the weakest link

How to mitigate your biggest cybersecurity risk: your employees

Freelance tech writer, LinkedIn profile

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A tech writer specialising in cybersecurity, working with Redscan on this and a number of other GDPR, MDR, and ethical hacking projects.
January 24, 2019

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Employees are typically the weakest link in an organisation’s cyber defences, with 54% of IT professionals citing negligent employees as the root cause of data breaches, in a survey by the Ponemon Institute.

So it’s vital that businesses provide them with the knowledge and skills to mitigate risks.

There are plenty of things you can do to reduce the risk of your staff being targeted by, and falling prey to, a cybersecurity breach.

Audit the software you use

One of the most important things that you can do to minimise the risk is to thoroughly audit the software that is currently being used by employees. Remember that different systems can present security risks – where you might be concerned about hackers gaining access to email credentials in the business, a less publicised risk might revolve around third-party accounting software that your finance department uses.

Another good example is HR software. Many businesses assume that cybercriminals will attempt to breach systems that contain customer data, but remember that employee information can be a valuable resource too.

Staff roster specialists Planday created this HR checklist to provide an overview of your inventory of your company processes. Outsourced HR software could contain anything from personal details about employees to financial reports and payroll information – all of which can be very valuable to cybercriminals.

Manage access across the system

A good way to mitigate potential damage if you are breached is to manage and limit access that members of staff have. It is common for businesses to have IT systems where being able to log in provides full access to all aspects of the company infrastructure – but this can be very dangerous. Employees should only be given access to the information and systems that they need to do their jobs.

This ensures that if an individual employee falls victim to a phishing scam or has their password hacked, the cybercriminal that gains access will not be able to steal all of the data on the company system. They will be limited to the data that the employee has access to in order to work.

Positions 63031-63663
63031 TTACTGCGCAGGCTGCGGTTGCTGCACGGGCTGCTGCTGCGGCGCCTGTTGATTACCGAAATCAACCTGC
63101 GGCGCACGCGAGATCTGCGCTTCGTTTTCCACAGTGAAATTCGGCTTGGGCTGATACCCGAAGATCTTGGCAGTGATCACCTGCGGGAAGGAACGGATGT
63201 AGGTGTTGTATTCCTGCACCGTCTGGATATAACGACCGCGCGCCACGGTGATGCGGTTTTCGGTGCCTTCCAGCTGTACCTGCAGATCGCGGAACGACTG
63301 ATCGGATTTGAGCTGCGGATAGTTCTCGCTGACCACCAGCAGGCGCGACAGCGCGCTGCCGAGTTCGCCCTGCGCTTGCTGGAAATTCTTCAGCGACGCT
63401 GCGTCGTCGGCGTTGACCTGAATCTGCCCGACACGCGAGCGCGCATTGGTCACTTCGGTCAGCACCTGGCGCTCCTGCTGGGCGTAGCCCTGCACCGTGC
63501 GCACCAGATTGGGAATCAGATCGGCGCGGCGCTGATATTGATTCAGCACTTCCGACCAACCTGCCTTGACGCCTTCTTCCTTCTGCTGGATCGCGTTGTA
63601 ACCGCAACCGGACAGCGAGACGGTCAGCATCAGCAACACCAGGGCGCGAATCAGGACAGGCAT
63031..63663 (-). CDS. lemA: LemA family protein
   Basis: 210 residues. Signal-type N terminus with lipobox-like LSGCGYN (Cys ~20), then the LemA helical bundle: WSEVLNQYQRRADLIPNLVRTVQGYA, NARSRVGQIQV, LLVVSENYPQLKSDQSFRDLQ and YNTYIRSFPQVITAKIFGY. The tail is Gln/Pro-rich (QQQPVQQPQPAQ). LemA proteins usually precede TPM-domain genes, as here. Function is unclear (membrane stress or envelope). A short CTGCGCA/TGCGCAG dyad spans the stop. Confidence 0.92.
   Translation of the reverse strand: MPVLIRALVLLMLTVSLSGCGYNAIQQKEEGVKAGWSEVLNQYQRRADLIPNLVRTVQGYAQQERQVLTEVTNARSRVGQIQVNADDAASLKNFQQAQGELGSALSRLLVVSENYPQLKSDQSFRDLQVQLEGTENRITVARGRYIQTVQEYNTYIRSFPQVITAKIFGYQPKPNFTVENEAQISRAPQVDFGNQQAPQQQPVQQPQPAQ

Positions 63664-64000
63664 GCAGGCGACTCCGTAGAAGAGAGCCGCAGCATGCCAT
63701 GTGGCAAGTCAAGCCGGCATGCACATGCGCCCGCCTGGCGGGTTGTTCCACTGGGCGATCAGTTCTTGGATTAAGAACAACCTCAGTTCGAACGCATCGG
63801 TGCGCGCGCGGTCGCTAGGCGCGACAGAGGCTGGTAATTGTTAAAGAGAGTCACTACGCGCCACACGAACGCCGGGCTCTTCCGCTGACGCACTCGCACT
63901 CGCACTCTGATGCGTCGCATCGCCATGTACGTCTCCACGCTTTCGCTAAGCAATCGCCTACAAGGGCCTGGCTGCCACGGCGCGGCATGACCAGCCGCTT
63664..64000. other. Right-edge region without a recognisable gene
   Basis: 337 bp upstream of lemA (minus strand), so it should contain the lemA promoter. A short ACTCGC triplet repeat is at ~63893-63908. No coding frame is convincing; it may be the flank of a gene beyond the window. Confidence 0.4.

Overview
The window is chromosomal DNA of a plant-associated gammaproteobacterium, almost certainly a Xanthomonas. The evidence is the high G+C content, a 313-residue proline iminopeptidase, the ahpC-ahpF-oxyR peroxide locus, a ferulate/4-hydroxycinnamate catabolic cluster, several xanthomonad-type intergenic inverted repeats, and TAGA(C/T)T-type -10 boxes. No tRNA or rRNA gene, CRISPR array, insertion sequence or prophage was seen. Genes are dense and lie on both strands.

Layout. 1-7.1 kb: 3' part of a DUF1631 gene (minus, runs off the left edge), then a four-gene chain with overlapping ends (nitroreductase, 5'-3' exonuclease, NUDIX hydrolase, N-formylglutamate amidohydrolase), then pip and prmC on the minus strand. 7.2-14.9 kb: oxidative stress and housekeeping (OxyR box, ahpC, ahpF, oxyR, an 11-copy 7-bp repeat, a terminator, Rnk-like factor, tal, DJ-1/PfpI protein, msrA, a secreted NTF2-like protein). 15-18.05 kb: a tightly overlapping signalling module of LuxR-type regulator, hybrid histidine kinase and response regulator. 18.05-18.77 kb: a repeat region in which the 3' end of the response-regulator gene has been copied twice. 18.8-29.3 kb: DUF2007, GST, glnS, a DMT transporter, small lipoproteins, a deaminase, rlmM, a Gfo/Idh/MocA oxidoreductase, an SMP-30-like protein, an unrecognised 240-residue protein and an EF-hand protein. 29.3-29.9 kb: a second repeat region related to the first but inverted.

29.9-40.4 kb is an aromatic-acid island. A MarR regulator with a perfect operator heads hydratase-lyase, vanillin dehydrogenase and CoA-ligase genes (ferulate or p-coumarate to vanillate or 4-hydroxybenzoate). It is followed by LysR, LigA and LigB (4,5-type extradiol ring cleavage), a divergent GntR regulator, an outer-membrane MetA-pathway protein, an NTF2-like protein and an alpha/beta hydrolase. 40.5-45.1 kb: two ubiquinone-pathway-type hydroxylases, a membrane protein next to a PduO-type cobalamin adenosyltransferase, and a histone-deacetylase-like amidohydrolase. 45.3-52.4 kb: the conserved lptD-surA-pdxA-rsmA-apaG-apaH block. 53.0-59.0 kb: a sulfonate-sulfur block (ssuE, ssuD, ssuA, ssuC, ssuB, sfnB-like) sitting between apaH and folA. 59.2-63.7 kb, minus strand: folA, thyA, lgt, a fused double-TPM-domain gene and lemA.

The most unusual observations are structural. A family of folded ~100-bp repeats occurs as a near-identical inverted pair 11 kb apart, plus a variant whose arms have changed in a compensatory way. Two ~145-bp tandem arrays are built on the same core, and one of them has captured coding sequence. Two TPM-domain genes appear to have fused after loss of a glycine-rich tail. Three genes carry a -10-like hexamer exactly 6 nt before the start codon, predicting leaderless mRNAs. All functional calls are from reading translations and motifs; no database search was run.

Investigate breaches and incidents thoroughly

Of course, it is also important that any security incident or, worse, breaches are investigated to the full extent. It is a nightmare scenario for a business to be compromised and to lose the data of staff or clients, but this experience is something that the company has to learn from.

Failing to take lessons from a previous breach can leave you vulnerable to suffering the same sort of attack again in the future.

Some organisations like to invest in ethical hacking and penetration testing. These forms of testing simulate a hacking attempt and the testers then provide the organisation with information on how they were able to access the system and mitigating steps they can take to prevent this kind of attack in future.

In a sense this sort of testing allows you to invest in breaches and incidents before they even occur – and the results can be invaluable.

Have a strong password policy

Unfortunately, it is the case that weak passwords are the problem in the major of cyber incidents. In fact, recent research suggests that almost two-thirds of all data breaches are the fault of weak passwords.

This shows just how important it is for your staff to use a unique password that is genuinely strong – but what makes a strong password?

There is no completely foolproof method, but ultimately, the longer the password is, the harder it is for criminals to crack it. Traditional advice suggests a minimum of 12 characters, and that those characters should include letters, numbers and symbols as well as avoiding words that can be found in dictionaries.

Provide regular training sessions

Finally, it should be pointed that if you want to ensure your staff are as secure as possible then you need to provide them with security changes. The techniques and tactics used by hackers and criminals changes all the time, so it is generally sensible to provide regular sessions throughout the year.

For example, it may be the best idea to ensure that all staff have cybersecurity training as standard when they come onboard, and this can then be followed up with refresher sessions that keep employees up to date with the latest goings on.

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If you are involved in the operation or maintenance of physical security systems, this resource from Vanderbilt will help you choose the right equipment for staying diligent. It provides a five step process for strengthening the resilience of those systems against cyber-attack, as well as explaining what cyber-attacks mean in an interconnected world.

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